A job advert is a reflection of who you are as a business person and a company. A great one says that you know what you’re doing, you understand the type of people you want to hire, and you’re willing to make a real effort to make the right hire. A bad one says that you just want the position filled with as little fuss as possible. It’s not hard to see why top talent are very selective when it comes to picking which adverts they want to respond to.
So, let’s start with the basics. A good job advert should include:
- A brief, general paragraph about the job and the company
- A brief description of what the job specifically entails
- A brief description of what experience or personality traits you’re looking for in an applicant
- A description of any benefits included with the job.
- No obvious spelling, formatting or grammatical mistakes
- The pay range for the job
That last one can be a little contentious but it’s one of the primary complaints that most applicants have about bad ads. Most see job ads without at least a broad pay range as thinly veiled attempts to pay them as little as possible, not the impression you want to leave with a potential employee.
Every job application spins the truth a little bit, just like every CV tends to somewhat aggrandise the person it's written about. That’s fine, but it’s vital to still be realistic about the role and what it entails. Misrepresenting what life will be like working for you is just going to lead to disgruntled employees down the road, and will likely lead to them leaving or becoming disruptive. The cost of a bad hire is estimated to be in the tens of thousands. Being upfront about the reality of the job won’t just save you time, it’ll save you money.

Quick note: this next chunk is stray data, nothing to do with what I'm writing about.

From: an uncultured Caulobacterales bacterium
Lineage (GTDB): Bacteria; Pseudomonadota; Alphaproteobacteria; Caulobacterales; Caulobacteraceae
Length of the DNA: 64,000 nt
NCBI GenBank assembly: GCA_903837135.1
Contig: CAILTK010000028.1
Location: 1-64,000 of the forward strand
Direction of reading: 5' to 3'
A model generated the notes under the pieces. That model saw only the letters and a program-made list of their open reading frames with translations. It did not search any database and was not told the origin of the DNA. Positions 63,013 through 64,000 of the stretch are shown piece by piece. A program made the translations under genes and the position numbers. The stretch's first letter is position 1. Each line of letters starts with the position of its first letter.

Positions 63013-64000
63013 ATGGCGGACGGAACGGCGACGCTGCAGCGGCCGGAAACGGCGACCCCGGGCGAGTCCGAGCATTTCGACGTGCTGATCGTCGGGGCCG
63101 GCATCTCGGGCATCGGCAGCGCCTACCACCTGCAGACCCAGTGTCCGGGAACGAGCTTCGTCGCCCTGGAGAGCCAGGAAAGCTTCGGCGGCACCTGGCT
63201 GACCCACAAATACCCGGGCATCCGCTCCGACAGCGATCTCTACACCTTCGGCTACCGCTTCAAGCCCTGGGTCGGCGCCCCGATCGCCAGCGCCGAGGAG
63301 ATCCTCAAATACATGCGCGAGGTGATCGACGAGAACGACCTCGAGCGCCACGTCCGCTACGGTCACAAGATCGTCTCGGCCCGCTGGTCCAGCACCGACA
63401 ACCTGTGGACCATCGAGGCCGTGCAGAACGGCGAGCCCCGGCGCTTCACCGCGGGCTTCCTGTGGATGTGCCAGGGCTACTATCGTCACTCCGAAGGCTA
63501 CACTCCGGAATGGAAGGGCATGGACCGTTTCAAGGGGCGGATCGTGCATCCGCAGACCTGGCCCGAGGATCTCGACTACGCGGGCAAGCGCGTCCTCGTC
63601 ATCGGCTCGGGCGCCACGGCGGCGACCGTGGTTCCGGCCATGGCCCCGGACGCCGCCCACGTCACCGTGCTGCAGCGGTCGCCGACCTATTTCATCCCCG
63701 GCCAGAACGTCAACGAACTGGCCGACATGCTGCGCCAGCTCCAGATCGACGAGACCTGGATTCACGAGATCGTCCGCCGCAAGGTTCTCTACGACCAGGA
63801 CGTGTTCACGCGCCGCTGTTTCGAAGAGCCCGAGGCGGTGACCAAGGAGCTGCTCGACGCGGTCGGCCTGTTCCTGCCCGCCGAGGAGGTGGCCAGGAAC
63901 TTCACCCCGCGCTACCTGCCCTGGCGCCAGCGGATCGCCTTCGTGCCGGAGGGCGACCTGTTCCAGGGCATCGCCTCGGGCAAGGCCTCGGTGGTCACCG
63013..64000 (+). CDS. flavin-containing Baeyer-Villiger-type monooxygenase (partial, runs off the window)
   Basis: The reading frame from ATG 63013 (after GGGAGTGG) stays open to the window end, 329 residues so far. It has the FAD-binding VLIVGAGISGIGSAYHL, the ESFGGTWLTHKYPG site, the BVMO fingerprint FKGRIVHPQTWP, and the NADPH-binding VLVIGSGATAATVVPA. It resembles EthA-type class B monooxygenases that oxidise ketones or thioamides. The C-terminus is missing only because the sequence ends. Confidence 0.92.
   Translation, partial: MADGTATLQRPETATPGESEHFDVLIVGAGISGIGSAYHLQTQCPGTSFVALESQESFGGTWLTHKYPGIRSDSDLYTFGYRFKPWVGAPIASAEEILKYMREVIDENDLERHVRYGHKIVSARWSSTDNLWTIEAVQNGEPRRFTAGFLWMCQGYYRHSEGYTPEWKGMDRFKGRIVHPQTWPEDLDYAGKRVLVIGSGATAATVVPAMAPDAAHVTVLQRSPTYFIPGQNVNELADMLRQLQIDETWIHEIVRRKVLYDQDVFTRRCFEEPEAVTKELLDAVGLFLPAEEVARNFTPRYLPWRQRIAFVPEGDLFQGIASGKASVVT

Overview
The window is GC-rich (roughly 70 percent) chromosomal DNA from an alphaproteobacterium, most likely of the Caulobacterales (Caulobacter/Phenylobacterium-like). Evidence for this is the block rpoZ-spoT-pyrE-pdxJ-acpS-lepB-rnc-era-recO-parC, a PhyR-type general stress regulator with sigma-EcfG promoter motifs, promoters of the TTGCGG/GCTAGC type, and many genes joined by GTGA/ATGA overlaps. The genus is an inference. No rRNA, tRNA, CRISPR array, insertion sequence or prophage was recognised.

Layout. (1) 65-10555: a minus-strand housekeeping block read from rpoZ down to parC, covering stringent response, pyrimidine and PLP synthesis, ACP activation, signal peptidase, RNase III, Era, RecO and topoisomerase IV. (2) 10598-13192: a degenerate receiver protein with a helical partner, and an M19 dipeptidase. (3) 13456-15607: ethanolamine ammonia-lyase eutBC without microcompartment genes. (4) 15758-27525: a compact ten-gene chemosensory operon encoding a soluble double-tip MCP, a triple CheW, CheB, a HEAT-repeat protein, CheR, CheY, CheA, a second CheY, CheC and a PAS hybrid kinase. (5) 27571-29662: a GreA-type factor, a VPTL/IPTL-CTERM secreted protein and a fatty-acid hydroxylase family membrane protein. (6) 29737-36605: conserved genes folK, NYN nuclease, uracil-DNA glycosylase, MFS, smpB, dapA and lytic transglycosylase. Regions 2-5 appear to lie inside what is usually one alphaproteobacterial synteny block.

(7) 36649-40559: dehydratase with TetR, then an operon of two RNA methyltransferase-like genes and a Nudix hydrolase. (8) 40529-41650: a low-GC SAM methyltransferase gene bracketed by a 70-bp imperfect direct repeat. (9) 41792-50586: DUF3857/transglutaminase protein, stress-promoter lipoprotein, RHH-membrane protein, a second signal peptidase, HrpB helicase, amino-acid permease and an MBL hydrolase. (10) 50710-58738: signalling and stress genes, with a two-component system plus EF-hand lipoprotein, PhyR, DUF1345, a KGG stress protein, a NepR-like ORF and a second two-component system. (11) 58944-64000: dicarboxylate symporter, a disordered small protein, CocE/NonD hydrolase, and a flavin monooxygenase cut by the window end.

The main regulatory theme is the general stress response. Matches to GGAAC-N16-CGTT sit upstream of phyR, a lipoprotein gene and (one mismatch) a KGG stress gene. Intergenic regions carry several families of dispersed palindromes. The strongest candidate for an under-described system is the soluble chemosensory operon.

Your company is (hopefully) a place where people feel appreciated and don’t dread coming into work every day. You likely have an aspect of your company that makes it special, so let that shine in your ad. If you have a strong team dynamic and socialise together, let people know. Give your employees relatively flexible hours? Great. work-life balance is a huge priority to 42% of applicants. If you have amazing benefits, shout all about them. Even a nice bowl of free fruit in the break room can help you stand out.
Match the tone of your ad to the tone of your company. If you’re very serious, professional and earnest, let it reflect in your copy. Likewise, if you’re more laidback and a bit more creative. This helps give candidates an impression of who you are and how you operate, making it more likely that you’ll get someone that’s a fit for your workplace culture. A quick note on creative job ads, an interesting job ad does not have to be wacky. You don’t have to call your employees “code ninjas” or “laundry wizards”. In fact, almost everyone would prefer if you didn’t.
If you’re using an integrated sifting program or other hiring software, it’s vital to choose something that’s very user-friendly. There’s an odd sentiment that truly dedicated applicants will happily retype their entire CV into 30 boxes but in reality it tends to cull the amount of top talent that will actually apply for the role. It’s nothing to do with dedication and everything to do with irritation: if you’re going to be a nuisance to them before they’ve even applied, it doesn’t bode well for your demands once they’re employed.